I lo Reviews.
with an account of them. Recently, in Native Races of South- east Australia (pp. 488-508), Dr. Howitt has stated the evidence for the belief in the "All- Father" among many tribes whose social organization is of the most primitive type. He adds, " In this being, although supernatural, there is no trace of a divine nature." A supernatural All-Father and benefactor of men seems to me to have as much of the " divine nature " as can reasonably be expected, and how Dr. Howitt defines " divine nature" or "religion" — ("it cannot be alleged that these abori- gines have consciously any form of religion ") — I do not know. Dr. Howitt, however, thinks that, "under favourable conditions" these beliefs "might have developed into an actual religion, based on the worship of Mungan ngaua or Baiame." Probably Dr. Howitt defines religion as " belief //z/i' cult," though he does not say so. The invocation of the name of Daramulun, and the dances round his figure, says Dr. Howitt, " might certainly have led up to worship." I shall not argue that they are worship, nor trouble the reader with evidence as to prayers to Baiame. At present I am content to leave the case where Dr. Howitt places it, as an unborrowed Australian belief in an "All-Father," who has sometimes an interest in human conduct, who is not evolved out of ancestor-worship, and who might be evolved into a centre of religion, as Dr. Howitt understands religion.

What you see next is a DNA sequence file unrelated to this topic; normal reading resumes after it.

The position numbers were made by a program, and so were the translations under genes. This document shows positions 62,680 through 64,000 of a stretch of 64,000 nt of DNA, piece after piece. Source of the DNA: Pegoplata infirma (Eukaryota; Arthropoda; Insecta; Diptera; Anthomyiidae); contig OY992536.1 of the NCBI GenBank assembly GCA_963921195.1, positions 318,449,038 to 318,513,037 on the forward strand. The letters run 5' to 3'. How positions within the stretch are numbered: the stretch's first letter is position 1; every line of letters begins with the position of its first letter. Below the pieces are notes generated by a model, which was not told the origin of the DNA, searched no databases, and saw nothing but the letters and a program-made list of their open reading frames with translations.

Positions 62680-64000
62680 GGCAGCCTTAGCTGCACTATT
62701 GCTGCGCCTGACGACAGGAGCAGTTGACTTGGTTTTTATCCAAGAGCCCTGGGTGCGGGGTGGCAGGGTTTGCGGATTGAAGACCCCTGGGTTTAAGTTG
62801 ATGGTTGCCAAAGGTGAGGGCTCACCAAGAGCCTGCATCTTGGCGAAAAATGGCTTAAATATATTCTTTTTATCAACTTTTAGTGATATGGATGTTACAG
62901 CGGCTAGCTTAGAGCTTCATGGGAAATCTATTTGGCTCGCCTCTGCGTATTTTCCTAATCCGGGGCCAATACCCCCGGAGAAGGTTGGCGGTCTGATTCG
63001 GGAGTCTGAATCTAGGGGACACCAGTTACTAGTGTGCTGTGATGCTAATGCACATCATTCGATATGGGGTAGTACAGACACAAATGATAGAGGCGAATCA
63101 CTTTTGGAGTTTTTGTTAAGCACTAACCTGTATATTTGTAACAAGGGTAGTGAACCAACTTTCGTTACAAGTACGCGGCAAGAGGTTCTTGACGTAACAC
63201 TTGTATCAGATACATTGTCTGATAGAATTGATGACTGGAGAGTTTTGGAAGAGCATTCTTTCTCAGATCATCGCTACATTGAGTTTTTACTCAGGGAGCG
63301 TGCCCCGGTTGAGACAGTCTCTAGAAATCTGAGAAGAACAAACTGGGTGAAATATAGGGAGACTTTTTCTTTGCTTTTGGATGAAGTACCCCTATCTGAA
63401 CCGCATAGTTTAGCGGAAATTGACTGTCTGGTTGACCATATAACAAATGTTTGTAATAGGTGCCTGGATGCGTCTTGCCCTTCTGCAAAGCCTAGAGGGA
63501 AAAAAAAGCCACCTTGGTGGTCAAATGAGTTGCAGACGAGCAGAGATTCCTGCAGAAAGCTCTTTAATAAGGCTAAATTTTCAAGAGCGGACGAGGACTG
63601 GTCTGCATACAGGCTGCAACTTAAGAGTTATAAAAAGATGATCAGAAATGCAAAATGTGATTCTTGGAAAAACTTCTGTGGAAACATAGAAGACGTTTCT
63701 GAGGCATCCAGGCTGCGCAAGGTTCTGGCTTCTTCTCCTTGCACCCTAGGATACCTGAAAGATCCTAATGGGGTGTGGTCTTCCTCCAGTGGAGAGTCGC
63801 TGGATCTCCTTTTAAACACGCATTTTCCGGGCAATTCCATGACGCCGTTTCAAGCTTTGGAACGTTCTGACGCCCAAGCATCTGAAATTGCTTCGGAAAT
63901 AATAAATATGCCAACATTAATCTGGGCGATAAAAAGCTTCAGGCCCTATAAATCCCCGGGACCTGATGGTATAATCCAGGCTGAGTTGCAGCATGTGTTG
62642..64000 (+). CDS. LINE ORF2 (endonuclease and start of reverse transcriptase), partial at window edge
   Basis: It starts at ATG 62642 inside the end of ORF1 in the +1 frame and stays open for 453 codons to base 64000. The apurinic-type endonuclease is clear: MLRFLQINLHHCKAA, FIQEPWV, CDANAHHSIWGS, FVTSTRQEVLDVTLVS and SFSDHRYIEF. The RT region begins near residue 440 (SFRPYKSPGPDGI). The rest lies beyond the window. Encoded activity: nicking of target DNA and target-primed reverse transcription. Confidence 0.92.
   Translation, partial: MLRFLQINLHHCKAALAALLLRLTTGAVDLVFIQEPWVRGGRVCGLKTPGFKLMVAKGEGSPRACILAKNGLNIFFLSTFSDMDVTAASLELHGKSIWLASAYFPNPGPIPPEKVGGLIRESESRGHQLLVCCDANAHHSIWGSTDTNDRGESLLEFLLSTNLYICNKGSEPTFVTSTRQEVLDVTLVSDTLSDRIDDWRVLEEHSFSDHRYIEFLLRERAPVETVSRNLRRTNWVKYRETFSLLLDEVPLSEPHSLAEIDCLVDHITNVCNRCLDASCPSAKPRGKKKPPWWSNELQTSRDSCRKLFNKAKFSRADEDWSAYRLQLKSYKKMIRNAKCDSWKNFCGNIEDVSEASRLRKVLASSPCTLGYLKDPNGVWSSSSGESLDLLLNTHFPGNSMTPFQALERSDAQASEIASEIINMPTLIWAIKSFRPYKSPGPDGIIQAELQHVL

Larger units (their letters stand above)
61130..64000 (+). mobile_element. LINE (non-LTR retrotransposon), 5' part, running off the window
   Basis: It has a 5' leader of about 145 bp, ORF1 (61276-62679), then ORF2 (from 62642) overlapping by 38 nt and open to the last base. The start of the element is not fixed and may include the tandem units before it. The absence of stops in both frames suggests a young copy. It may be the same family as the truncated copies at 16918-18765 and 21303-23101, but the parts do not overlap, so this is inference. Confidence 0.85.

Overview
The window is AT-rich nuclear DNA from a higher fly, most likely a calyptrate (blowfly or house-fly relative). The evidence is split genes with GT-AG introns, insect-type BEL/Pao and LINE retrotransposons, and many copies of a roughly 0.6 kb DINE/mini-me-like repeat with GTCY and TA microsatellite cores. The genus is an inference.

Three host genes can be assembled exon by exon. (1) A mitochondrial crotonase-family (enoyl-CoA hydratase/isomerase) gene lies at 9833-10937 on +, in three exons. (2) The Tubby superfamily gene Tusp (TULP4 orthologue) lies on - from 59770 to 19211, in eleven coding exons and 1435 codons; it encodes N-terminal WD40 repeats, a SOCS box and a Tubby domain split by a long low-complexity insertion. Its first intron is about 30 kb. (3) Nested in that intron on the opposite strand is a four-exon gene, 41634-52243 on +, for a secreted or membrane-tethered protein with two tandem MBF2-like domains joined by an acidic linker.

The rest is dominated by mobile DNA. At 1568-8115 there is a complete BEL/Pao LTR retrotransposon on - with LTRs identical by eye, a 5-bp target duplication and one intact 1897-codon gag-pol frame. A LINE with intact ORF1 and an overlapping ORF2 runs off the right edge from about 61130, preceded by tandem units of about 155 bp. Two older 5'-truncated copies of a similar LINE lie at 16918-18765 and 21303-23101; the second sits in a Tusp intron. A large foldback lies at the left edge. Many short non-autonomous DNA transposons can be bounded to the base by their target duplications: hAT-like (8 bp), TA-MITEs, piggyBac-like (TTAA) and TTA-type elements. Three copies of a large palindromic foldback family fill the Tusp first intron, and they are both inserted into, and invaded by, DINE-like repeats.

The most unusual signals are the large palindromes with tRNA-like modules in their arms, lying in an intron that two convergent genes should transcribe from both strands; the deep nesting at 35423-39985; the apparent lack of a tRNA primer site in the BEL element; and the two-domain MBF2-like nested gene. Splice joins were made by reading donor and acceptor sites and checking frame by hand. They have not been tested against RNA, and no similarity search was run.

Much akin to the Australian "All-Father" is the West-African belief in Nyambe, as described by Monsieur Alle'gret, and by the Rev. Robert Nassau, in his Fetishism iti West Africa. M. AUegret may be a missionary. M. Nassau is a zealous missionary, American and Presbyterian, of forty years' standing, deeply versed, as is M. Allegret, in the languages of the West African tribes. These gentlemen have not scampered through the tribes asking point-blank questions, but after learning the dialects and acquiring the confidence of the natives, have listened to recitals in the evenings, have joined in conversations, have told stories, and been rewarded with native stories in exchange ; and reckon more than fifty years of study (adding M. AUegret's fifteen to Mr. Nassau's forty). Mr. Nassau is Miss Kingsley's " one copy of a collection of materials." They may thus be supposed to know what they are talking about. They give absolutely the same